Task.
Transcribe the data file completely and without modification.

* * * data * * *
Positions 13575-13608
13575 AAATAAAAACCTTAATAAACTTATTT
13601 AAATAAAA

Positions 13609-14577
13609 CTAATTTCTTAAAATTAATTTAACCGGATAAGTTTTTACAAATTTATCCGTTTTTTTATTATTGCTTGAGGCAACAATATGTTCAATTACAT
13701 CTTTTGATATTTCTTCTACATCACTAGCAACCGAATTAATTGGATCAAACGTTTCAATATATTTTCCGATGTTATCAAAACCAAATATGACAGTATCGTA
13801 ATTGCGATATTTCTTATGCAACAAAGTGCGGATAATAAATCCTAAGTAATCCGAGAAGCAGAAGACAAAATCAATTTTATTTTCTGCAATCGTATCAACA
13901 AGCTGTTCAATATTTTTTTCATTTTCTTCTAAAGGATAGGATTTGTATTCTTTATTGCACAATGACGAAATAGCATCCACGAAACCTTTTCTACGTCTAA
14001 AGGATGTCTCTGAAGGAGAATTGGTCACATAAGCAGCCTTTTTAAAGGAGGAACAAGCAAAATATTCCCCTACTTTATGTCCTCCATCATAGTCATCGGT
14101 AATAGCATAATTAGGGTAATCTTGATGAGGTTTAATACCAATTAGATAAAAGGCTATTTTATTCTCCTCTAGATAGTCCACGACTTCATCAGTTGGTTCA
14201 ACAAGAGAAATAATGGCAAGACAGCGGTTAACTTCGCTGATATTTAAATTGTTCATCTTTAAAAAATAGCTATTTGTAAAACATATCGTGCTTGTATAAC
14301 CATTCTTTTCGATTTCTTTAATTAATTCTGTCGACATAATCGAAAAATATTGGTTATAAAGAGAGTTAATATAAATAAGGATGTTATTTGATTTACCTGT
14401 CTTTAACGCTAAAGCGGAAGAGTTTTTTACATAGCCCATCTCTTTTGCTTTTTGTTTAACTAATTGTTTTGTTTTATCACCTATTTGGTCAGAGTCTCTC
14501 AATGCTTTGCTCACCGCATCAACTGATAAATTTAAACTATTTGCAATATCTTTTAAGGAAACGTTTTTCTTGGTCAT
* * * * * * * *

Positions 13575-13608
13575 AAATAAAAACCTTAATAAACTTATTT
13601 AAATAAAA

Positions 13609-14577
13609 CTAATTTCTTAAAATTAATTTAACCGGATAAGTTTTTACAAATTTATCCGTTTTTTTATTATTGCTTGAGGCAACAATATGTTCAATTACAT
13701 CTTTTGATATTTCTTCTACATCACTAGCAACCGAATTAATTGGATCAAACGTTTCAATATATTTTCCGATGTTATCAAAACCAAATATGACAGTATCGTA
13801 ATTGCGATATTTCTTATGCAACAAAGTGCGGATAATAAATCCTAAGTAATCCGAGAAGCAGAAGACAAAATCAATTTTATTTTCTGCAATCGTATCAACA
13901 AGCTGTTCAATATTTTTTTCATTTTCTTCTAAAGGATAGGATTTGTATTCTTTATTGCACAATGACGAAATAGCATCCACGAAACCTTTTCTACGTCTAA
14001 AGGATGTCTCTGAAGGAGAATTGGTCACATAAGCAGCCTTTTTAAAGGAGGAACAAGCAAAATATTCCCCTACTTTATGTCCTCCATCATAGTCATCGGT
14101 AATAGCATAATTAGGGTAATCTTGATGAGGTTTAATACCAATTAGATAAAAGGCTATTTTATTCTCCTCTAGATAGTCCACGACTTCATCAGTTGGTTCA
14201 ACAAGAGAAATAATGGCAAGACAGCGGTTAACTTCGCTGATATTTAAATTGTTCATCTTTAAAAAATAGCTATTTGTAAAACATATCGTGCTTGTATAAC
14301 CATTCTTTTCGATTTCTTTAATTAATTCTGTCGACATAATCGAAAAATATTGGTTATAAAGAGAGTTAATATAAATAAGGATGTTATTTGATTTACCTGT
14401 CTTTAACGCTAAAGCGGAAGAGTTTTTTACATAGCCCATCTCTTTTGCTTTTTGTTTAACTAATTGTTTTGTTTTATCACCTATTTGGTCAGAGTCTCTC
14501 AATGCTTTGCTCACCGCATCAACTGATAAATTTAAACTATTTGCAATATCTTTTAAGGAAACGTTTTTCTTGGTCAT